Popular Culture in Anthropology

Subject ANTH30014 (2015)

Note: This is an archived Handbook entry from 2015.

Credit Points: 12.5
Level: 3 (Undergraduate)
Dates & Locations:

This subject is not offered in 2015.

Time Commitment: Contact Hours: Not offered 2014
Total Time Commitment: Not available
Prerequisites: None
Corequisites: None
Recommended Background Knowledge:

Anthropology and Social Theory at Levels 1 and 2

Non Allowed Subjects: None
Core Participation Requirements:

For the purposes of considering request for Reasonable Adjustments under the disability Standards for Education (Cwth 2005), and Students Experiencing Academic Disadvantage Policy, academic requirements for this subject are articulated in the Subject Description, Subject Objectives, Generic Skills and Assessment Requirements of this entry.The University is dedicated to provide support to those with special requirements. Further details on the disability support scheme can be found at the Disability Liaison Unit website: http://www.services.unimelb.edu.au/disability/


Dr. Vicki Schubert


Subject Overview:

This subject considers anthropological approaches to Popular Culture: the music, literature, images, artefacts and objects consumed by “ordinary people.” At one level it addresses the distinctiveness of the Anthropology of Popular Culture, demonstrating how anthropological approaches capture often overlooked qualities of Popular Culture, such as its often subaltern relationship to “high” and “official” cultures and its oxymoronically “global”, “local” and “Western” qualities. And at another level, it addresses the challenges of Popular Culture for anthropological Theory, in particular how Popular Culture’s fundamentally creative dimensions represent a challenge for a traditional disciplinary conceptualisation of culture as integrative and normative. These issues are explored through a range of ethnographic case studies from around the world. Indicative examples include, the consumption of high street fashions, lifestyle makeover television and “World music”, mall cultures, football fandom and celebrity watching.

Learning Outcomes:

Students who successfully complete this subject will:

  • Become familiar with anthropological approaches to the study of Popular Culture;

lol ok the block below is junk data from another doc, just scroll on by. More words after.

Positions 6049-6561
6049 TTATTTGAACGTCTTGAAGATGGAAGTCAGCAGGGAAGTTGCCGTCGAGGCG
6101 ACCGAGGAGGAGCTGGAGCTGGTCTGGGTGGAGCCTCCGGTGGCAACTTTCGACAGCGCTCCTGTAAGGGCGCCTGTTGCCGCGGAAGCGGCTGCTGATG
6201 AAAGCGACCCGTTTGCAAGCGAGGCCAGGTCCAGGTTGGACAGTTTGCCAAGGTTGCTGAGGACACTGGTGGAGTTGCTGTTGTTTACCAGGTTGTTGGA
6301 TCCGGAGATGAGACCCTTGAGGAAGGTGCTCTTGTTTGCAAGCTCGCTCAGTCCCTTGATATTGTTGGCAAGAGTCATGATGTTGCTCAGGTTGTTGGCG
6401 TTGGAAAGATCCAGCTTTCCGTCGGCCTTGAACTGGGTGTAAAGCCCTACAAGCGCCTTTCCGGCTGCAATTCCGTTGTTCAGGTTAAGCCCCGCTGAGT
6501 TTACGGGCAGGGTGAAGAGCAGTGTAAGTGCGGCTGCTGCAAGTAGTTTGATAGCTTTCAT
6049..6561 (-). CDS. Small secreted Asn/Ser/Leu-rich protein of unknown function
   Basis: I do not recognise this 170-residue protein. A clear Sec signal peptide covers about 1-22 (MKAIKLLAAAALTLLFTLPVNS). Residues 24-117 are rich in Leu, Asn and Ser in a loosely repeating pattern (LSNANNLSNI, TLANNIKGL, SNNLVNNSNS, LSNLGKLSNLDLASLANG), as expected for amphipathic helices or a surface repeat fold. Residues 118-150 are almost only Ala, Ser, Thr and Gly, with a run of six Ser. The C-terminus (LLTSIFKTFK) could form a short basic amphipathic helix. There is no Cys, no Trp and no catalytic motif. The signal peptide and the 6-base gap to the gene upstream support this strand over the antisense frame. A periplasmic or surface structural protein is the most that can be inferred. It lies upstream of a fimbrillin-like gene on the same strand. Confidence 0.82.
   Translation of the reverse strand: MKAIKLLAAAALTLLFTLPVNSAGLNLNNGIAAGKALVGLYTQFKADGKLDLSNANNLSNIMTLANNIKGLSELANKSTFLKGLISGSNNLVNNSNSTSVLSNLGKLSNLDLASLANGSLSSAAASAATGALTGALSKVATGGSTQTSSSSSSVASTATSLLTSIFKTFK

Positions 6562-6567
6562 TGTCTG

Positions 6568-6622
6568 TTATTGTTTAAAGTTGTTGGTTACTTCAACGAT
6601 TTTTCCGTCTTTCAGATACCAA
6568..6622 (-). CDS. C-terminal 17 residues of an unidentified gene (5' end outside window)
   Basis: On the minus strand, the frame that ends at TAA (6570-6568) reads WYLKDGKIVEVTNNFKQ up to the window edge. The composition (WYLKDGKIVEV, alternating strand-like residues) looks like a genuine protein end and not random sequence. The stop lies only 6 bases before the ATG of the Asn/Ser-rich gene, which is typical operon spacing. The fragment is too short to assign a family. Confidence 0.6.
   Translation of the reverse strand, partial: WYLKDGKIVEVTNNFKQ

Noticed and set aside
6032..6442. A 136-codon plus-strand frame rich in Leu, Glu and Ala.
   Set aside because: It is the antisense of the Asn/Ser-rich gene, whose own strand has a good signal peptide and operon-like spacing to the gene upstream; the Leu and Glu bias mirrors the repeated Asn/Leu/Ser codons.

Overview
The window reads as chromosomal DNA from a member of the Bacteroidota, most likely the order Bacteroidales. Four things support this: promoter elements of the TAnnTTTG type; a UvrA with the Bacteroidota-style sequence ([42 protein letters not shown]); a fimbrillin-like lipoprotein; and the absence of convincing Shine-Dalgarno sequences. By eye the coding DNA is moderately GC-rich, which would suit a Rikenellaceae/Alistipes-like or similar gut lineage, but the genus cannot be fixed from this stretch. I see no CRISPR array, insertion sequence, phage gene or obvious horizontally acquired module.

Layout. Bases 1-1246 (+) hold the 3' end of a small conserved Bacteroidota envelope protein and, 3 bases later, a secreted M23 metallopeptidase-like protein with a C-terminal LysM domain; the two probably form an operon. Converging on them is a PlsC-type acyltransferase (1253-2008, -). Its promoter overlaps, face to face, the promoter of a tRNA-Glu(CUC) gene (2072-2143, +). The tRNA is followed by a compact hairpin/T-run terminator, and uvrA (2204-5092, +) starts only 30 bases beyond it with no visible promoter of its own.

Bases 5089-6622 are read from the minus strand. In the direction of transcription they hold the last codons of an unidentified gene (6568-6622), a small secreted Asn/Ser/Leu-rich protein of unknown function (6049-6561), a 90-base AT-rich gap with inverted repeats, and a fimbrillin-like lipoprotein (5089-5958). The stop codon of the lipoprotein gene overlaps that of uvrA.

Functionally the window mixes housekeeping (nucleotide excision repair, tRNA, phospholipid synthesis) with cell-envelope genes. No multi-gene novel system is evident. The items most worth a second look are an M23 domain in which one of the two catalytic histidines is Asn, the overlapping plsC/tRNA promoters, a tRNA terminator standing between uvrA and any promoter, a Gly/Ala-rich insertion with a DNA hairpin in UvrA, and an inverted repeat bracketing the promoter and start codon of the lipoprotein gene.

• Appreciate and be able to articulate and critically assess a range of theoretical debates and ideas on the ‘culture concept’;
  • Become sensitive and aware of a range of popular cultural practices and forms from throughout the world.

a 500 word class report (10%) due early in the semester, a 1500 word report (40%) due during the semester, and a 2000 word essay (50%) due during the examination period.

Hurdle Requirement: This subject has a minimum hurdle requirement of 75% tutorial attendance. Regular participation in tutorials is required.

Assessment submitted late without an approved extension will be penalised at 10% per working day. In-class tasks missed without approval will not be marked. All pieces of written work must be submitted to pass this subject.

Prescribed Texts:

A subject reader will be available

Breadth Options:

This subject potentially can be taken as a breadth subject component for the following courses:

You should visit learn more about breadth subjects and read the breadth requirements for your degree, and should discuss your choice with your student adviser, before deciding on your subjects.

Fees Information: Subject EFTSL, Level, Discipline & Census Date
Generic Skills:

Students who successfully complete this subject will:

  • demonstrate research skills through competent use of the library and other information sources;
  • have practice in planning and conducting research;
  • have experience integrating ethnographic examples with theoretical debates and develop skills of critical analysis and argument.
Related Majors/Minors/Specialisations: Anthropology

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